It’s probably not a serious raccoon getting into your trash.  Video from a new study suggests that quiet raccoons are better problem solvers.

It’s probably not a serious raccoon getting into your trash. Video from a new study suggests that quiet raccoons are better problem solvers.

A raccoon inside the experimental cubicle.

A raccoon inside the experimental cubicle.Lauren Stanton

  • Calm, passive raccoons are better adapted to urban environments, suggests a study published Thursday.

  • Researchers studied 204 wild raccoons for two years, to test if they could press a button for a reward.

  • The findings could help inform how wildlife managers deal with urban raccoons.

Raccoons love and are busy rummaging through the garbage of the city. Now, researchers say one quality has allowed some raccoons to thrive in cities: how calmly they responded to new situations.

In a study published Thursday in the Journal of Experimental Biology , researchers explored how adaptable these unsettled mammals are. The research team, led by Lauren Stanton from the University of California, Berkeley, tagged 204 wild raccoons living in the city of Laramie, Wyoming, by luring them with pet food between August 2015 and September 2019.

Over two years of observations, the researchers tested whether raccoons could find a raccoon-sized cubicle in their neighborhood with two buttons inside. When pressed, one button released a handful of dog images. The other released nothing. The furry omnivores had initial doubts about the cubicle, the researchers wrote.

A raccoon pressing a button it has learned will reward dog food.

A raccoon pushes a button it has learned will provide a dog food reward.Lauren Stanton

After they learned to climb into the cubicle for treats, researchers changed things up by changing the button that released the edible reward.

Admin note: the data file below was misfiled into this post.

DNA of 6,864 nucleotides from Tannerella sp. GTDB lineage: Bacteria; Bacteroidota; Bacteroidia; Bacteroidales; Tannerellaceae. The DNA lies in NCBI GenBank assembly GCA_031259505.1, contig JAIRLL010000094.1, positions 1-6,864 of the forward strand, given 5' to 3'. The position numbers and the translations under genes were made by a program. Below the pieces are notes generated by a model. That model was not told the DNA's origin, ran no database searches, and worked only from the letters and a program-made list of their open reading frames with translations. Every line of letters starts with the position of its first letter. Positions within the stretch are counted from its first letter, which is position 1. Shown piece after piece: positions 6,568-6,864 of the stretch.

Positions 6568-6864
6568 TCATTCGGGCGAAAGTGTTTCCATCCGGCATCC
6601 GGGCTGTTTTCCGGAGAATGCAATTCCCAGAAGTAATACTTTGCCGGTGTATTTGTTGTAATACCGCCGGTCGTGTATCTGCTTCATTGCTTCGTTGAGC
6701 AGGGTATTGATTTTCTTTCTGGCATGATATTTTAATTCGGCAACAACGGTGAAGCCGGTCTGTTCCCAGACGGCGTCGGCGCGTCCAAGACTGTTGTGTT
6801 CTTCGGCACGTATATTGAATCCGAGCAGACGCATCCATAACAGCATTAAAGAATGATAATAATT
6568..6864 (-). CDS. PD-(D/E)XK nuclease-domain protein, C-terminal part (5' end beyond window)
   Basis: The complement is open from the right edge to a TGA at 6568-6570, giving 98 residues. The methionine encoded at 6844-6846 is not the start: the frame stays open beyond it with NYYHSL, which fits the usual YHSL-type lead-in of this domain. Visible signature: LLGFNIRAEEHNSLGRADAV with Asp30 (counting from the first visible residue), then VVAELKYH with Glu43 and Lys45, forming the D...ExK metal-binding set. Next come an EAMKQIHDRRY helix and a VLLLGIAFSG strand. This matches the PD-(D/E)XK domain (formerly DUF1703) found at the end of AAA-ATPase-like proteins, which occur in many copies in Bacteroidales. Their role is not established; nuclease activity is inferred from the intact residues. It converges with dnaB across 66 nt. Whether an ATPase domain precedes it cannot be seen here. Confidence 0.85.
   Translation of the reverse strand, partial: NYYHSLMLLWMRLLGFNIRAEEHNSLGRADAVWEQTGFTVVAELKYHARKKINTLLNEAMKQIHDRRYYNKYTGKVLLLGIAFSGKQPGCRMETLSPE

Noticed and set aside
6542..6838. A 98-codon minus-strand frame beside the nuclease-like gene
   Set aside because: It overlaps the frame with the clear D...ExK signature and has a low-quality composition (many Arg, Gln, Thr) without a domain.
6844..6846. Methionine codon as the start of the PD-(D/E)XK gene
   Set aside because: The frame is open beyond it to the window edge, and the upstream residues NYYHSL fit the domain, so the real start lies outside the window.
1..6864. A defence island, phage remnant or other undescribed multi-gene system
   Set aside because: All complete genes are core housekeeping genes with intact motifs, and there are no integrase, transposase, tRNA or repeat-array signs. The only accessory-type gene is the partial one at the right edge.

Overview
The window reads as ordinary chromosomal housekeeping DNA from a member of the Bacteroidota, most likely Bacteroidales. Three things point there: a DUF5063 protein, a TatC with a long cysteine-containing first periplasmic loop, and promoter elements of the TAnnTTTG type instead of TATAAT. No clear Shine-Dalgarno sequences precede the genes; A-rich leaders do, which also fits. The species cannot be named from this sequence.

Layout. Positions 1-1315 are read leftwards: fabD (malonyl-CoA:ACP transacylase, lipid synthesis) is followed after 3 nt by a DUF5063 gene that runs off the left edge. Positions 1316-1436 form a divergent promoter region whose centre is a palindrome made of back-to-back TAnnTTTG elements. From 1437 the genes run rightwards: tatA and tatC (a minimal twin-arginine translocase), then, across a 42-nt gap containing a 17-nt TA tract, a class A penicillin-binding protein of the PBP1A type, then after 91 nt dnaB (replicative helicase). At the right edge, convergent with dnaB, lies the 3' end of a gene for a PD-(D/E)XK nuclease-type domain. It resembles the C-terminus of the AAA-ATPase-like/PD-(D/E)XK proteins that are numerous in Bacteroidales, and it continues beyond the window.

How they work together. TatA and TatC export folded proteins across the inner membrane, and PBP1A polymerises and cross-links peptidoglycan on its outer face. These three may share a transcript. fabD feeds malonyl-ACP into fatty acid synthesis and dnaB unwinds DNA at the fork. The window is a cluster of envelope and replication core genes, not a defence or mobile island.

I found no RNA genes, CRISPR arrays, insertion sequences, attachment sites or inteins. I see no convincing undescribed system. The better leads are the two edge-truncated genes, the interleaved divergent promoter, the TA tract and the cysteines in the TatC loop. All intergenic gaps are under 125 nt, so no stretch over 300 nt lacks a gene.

Scientists believe that the ability to solve problems in novel situations, using reason and thinking, is especially important for urban wildlife, Stanton said in a press release.

After two years, the researchers found that 27 raccoons were able to visit the cubby and 19 learned which button was the reward. Of those who watched, 17 realized that the reward button had changed.

Interestingly, when Stanton’s team observed the animals’ moods, they found that the least daring raccoons were prepared to operate the treatment delivery mechanism. That “suggests a possible relationship between emotional reactivity and cognitive ability in raccoons,” Stanton said.

Film a raccoon inside the experimental raccoon cubicle, after learning to successfully press the correct button to release a dog food reward.

a raccoon inside the cubicle has learned to press the correct button to release a dog food reward.Lauren Stanton

According to researchers, the youngest raccoons seemed eager to enter and explore the cubby. But when researchers switched the buttons, adult raccoons were better prepared to overcome the challenge. That could be because the cognitive abilities of young raccoons are less developed, but the sample size was too small to draw any conclusions, the researchers wrote in the study.

The cubicle itself was a happening place for raccoons, with several of them climbing in and bumping into each other at the same time.

A skunk inspects the cubicle.

A skunk examines the cubicle.Lauren Stanton

During the observation period, the cubicle camera captured other furry visitors, including four striped skunks, similar to the one in the video above.

Stanton and her team hope her findings can better inform wildlife managers dealing with urban raccoons, because the quietest ones—not the boldest ones—may cause trouble.

Read the original article on Business Insider

Leave a Reply

Your email address will not be published.